“No, really, I’m not kidding.”
“I know and yes.”
So multiply that by a squillion to reach the level of devotion I heap on cats. And every time one of the relatively short-lived beloved bastards dies decades too soon (in my opinion), I swear never again.
As I write this, I’m on our bed, which has been transformed into a sick bed for our gravely ill cat named Jonathan Bennett. He has a potentially fatal virus and my life has been dedicated to acute nursing, home vetting, trips to the doc, and worrying for the past forty-eight hours. He’s on our bed because it has the best view, birdfeeders close by, the finest sunshine and is cloud plush soft.
Sh, he’s finally sleeping. After repeated vomiting, diarrhea, coughing fits, fever, dehydration, refusal to eat, and losing two pounds in two days, we all need the rest. And Bennett isn’t your average cat-he adores people. Our entire neighborhood is upset that he is sick and have been giving continual comfort and support.
Bennett has been christened, “The Mayor of Brookside” because he’s such an enthusiastic, charming, goofy, dude cat. We adopted him as a kitten from a shelter where the previous owners had abandoned him and committed the unforgivable sin of naming him Garfield (Bennett is as orange as they come). So here I am, caressing Bennett as the sun sets and the birds sing and eat, and I’m caught by the short hairs again by that sneaky temptress love.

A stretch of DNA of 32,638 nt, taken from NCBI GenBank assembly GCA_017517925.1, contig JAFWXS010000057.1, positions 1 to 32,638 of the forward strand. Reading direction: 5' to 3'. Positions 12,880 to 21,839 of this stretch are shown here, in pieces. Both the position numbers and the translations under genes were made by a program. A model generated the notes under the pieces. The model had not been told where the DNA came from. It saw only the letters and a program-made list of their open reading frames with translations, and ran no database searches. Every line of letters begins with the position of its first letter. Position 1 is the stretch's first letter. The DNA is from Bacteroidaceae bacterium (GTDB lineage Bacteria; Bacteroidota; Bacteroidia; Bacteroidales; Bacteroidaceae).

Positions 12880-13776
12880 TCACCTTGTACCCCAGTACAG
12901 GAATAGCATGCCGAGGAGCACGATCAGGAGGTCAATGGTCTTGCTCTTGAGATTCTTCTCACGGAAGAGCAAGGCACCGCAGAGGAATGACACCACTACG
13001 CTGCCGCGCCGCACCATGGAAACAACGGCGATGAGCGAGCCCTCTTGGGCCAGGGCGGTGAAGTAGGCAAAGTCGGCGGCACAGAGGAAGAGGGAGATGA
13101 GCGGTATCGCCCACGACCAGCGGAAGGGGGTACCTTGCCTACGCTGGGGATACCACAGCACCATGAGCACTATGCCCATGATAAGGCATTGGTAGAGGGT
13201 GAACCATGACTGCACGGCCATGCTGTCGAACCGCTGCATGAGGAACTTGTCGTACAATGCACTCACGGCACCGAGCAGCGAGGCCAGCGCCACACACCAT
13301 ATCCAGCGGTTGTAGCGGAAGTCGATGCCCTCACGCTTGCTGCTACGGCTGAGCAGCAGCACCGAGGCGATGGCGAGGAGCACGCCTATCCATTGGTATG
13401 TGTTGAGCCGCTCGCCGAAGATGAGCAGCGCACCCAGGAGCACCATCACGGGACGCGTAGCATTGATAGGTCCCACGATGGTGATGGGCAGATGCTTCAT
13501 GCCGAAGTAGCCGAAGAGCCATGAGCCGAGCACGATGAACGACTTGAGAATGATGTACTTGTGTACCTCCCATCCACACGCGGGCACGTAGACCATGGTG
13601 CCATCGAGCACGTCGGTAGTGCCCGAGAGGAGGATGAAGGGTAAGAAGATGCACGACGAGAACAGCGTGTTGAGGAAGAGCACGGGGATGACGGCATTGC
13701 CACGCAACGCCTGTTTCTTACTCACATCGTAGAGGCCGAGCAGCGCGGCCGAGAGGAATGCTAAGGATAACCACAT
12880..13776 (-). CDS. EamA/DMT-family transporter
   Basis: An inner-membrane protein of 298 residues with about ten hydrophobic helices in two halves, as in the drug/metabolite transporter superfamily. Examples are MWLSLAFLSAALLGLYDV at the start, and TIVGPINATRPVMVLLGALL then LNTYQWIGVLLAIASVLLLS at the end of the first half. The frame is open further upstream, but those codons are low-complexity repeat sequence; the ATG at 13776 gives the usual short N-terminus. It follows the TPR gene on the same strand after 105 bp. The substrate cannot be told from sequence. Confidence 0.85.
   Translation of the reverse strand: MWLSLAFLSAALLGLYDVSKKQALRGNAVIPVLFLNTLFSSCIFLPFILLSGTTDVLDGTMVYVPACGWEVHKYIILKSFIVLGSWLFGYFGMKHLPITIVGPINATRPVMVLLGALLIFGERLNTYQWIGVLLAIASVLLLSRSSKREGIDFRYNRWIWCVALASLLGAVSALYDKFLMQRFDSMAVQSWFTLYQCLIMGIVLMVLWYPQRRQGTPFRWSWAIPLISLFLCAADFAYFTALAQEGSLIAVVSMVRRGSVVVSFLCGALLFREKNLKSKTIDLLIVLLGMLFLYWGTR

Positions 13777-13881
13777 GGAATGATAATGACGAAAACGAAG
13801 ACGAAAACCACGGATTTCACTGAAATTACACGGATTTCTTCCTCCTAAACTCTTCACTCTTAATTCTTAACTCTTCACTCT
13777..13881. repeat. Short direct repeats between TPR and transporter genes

I am not sure how to end this, except to say surrender. There’s nothing you can do about it anyway. Love, unlike that rock and roll music and these gadgets called computers, isn’t a passing fad.
Kris sat with me this afternoon as I mixed potions, assembled injections, and loaded a syringe with emergency care cat food and I snapped, “This is your future if you get sick.” She smiled at me and that radiance reminded me that it is worth it. Love wins. Well-played.
So I don’t know what tomorrow will bring: tears, rage and despair or joy, gratitude and relief. I guess it doesn’t matter. It’s all love.
Time for the rehydrating IV and another syringe feeding.